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Prostate Cancer: Are We Screening and Treating Too Much

Richard G. Middleton, MD
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The University of Utah School of Medicine, Salt Lake City, UT 84132 Requests for Reprints: Richard G. Middleton, MD, Division of Urology, The University of Utah School of Medicine, 50 North Medical Drive, Salt Lake City, UT 84132.

Copyright ©2004 by the American College of Physicians

Ann Intern Med. 1997;126(6):465-467. doi:10.7326/0003-4819-126-6-199703150-00009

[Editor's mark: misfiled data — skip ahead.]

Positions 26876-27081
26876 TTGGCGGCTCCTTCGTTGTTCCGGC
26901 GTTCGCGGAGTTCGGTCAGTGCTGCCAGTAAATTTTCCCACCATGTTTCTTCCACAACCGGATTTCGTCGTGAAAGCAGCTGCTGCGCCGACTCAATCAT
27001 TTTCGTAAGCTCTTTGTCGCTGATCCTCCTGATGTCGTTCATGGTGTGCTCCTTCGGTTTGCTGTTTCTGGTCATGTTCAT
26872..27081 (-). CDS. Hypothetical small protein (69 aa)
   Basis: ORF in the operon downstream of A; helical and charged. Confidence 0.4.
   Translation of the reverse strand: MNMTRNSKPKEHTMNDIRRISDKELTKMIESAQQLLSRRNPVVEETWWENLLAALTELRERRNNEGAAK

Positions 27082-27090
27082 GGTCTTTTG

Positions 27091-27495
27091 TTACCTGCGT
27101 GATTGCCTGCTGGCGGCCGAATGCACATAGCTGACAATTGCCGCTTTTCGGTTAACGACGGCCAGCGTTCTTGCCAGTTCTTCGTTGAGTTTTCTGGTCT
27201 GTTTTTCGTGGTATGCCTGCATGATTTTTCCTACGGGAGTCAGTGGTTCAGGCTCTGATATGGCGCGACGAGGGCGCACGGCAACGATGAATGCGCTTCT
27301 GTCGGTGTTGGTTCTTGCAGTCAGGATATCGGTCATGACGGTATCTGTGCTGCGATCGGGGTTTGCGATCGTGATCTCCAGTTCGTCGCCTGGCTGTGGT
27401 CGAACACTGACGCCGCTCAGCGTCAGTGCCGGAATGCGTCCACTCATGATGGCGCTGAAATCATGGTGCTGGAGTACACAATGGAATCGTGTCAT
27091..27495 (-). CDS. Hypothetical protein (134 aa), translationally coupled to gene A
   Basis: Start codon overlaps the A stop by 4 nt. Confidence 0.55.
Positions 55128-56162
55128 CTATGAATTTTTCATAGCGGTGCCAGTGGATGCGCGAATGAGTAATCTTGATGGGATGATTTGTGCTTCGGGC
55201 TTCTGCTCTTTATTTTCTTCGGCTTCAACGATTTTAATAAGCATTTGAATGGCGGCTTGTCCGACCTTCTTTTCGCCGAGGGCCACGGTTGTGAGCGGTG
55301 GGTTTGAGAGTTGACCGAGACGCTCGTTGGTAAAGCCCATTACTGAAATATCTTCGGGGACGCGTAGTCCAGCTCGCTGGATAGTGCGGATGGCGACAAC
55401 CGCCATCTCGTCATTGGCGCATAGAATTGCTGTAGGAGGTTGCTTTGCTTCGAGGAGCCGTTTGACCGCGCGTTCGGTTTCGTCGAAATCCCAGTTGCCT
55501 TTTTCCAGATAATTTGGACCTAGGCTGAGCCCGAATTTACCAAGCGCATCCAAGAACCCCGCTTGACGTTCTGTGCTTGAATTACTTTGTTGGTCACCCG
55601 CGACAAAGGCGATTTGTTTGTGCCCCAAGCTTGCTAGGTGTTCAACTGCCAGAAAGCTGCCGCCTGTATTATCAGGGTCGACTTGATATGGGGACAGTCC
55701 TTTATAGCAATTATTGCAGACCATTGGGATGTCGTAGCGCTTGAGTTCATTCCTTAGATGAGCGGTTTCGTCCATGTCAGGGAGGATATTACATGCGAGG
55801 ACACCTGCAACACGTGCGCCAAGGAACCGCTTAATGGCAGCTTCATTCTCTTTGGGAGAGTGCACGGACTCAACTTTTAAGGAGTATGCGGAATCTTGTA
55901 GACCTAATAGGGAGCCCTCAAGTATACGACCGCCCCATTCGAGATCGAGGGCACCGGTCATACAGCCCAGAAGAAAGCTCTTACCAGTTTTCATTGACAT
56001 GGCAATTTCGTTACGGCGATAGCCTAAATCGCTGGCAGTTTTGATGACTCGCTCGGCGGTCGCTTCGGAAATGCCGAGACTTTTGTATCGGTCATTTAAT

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The incidence of newly discovered prostate cancer has increased substantially during the past decade. The old and standard digital rectal examination has been supplemented by widespread measurement of prostate-specific antigen (PSA) in men who are about 50 years of age or older. Measurement of PSA has clearly been a major factor in the increase in cancer detection. Transrectal ultrasonography of the prostate is widely done in hospitals, clinics, and urologists' offices if cancer is suspected on the basis of induration or a nodule in the prostate, an elevated PSA level, or both. Although ultrasonography of the prostate has been disappointing in cancer detection, ultrasonography-guided biopsy of the prostate done using a biopsy gun is now commonplace; this type of biopsy can be done in a clinic or physician's office and does not require anesthesia. The standard procedure is to obtain a biopsy specimen from any suspicious region of the prostate and to obtain sextant biopsy specimens (tissue cores from the base, middle, and apical area on each side of the prostate). If cancer is present in these specimens, we can determine the Gleason grade, estimate how much of each core is cancerous, and ascertain the number of cores that contain the cancer. The prostate is thus histologically sampled, but the estimate of tumor volume derived from these biopsy data is far from perfect.

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